After slipping below $70 during earlier trading on the New York Mercantile Exchange, crude oil futures, pressured by a triumphant greenback and persistent economic concerns, ultimately closed slightly above $71 ahead of the weekend.
With the oil markets zeroing in on weak gasoline demand, the price of light, sweet crude oil for March delivery continued its steep decline from record highs near $80 to settle down more than $2 today at $71.19 a barrel.
Fading alongside the commodities markets on Friday, U.S. stocks were knocked down to new lows on the session, while the dollar, up by 0.82%, strengthened once more against a battered euro.
Both the equities and commodities markets put in a less-than-stellar performance as investors tightened their purse strings after mixed government employment data revived risk aversion.
Wall Street Eyes Global Economy
"It's kind of a what came first, the chicken or the egg, scenario. The Dow Jones has been coming under a great deal of pressure and that's increasing doubts about economic growth and crude oil demand," reflected Darin Newsom, senior analyst with DTN, a market information service in Omaha, Nebraska.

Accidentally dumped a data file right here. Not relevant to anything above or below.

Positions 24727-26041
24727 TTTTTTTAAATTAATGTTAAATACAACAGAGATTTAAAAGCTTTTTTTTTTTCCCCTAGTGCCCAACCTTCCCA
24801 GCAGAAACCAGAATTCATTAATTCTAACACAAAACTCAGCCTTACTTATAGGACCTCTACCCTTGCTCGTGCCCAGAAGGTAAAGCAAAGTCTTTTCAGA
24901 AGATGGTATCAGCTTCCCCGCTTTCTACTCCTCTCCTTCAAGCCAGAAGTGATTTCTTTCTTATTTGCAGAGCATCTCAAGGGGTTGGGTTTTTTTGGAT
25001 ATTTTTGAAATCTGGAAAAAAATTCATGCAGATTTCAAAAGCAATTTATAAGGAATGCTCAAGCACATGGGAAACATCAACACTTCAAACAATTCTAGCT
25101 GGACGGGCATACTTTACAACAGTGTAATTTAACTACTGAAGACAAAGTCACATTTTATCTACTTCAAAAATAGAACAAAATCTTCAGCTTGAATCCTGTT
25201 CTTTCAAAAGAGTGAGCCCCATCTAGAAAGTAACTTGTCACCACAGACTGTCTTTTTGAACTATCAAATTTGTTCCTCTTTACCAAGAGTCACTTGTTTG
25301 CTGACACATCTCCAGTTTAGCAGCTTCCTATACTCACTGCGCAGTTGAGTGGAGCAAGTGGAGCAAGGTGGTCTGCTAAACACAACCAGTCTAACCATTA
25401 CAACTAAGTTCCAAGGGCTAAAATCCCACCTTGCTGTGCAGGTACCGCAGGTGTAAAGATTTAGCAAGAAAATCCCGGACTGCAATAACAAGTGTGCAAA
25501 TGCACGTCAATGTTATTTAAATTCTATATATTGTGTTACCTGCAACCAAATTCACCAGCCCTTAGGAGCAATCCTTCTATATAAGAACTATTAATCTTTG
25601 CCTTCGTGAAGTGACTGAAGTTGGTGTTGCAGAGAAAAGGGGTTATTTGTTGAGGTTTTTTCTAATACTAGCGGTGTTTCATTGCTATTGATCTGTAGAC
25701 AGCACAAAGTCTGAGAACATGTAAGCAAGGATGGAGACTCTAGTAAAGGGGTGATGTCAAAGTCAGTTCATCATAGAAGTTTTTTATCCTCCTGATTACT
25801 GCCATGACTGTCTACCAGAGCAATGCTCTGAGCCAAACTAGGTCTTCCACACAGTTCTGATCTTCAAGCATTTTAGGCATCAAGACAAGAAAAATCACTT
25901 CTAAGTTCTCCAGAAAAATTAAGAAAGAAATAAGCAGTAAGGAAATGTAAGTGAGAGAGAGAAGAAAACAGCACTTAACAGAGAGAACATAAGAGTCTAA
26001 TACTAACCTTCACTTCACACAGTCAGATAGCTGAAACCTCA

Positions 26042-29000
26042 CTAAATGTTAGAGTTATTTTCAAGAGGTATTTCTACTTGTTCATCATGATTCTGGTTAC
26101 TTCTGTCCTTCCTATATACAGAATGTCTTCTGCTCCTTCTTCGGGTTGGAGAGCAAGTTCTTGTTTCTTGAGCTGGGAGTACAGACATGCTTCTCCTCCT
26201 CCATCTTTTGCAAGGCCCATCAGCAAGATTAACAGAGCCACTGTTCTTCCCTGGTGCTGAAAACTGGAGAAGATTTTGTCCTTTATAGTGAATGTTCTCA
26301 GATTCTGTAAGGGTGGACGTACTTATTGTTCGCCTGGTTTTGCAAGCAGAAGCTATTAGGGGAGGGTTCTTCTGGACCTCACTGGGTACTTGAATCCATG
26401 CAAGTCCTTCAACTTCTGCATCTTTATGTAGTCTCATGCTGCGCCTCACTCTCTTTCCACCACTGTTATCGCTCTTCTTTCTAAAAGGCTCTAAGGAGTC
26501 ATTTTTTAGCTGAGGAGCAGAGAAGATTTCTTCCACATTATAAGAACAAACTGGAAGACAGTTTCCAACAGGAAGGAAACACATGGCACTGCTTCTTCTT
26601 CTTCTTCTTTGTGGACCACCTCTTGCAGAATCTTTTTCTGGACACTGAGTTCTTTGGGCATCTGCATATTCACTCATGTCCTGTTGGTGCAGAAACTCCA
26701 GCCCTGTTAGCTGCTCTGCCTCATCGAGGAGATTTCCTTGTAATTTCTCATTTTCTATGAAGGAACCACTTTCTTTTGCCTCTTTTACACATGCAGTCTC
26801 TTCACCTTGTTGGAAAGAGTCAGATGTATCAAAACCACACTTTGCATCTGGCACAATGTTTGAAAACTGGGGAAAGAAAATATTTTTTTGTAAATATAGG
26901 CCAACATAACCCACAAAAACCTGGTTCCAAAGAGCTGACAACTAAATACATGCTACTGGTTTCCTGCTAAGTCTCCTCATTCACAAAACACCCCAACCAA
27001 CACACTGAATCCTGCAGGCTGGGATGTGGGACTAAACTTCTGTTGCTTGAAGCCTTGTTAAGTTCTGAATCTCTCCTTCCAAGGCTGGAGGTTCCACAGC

"However," the analyst continued, "stock analysts are arguing that the Dow Jones is coming down because energy is coming down, so they are both weighing on each other at this point. I am going to lean on the idea that the stock market is looking at the global economy as a whole and is not overly impressed. It's coming down after having extended its rally and as a result, money is coming out of some of these commodity markets."
"Fundamentally, the crude oil market is not overly bullish right now and still has a contango, but it's not as bearish as other markets. At some point, when this liquidation tied to the Dow starts to slow, I think you're going to see some support coming back into this market on the idea that Spring/Summer demand is going to pick up," Newsom contended.
On the opposite side of the energy coin, natural gas spot prices at the Henry Hub for March delivery posted a positive movement on the NYMEX to settle higher at $5.515 per thousand cubic feet.
According to Newsom, the natural gas market is seeing an uptick in demand for the week spurred by a blast of arctic air due to arrive in the mid-Atlantic states this weekend. Additionally, forecasts indicate that icy weather conditions will drop temperatures across the Midwest and Northeast next week.
In spite of rising demand on the domestic natural gas front, the analyst was quick to point out that demand led by colder weather will be relatively short-lived.
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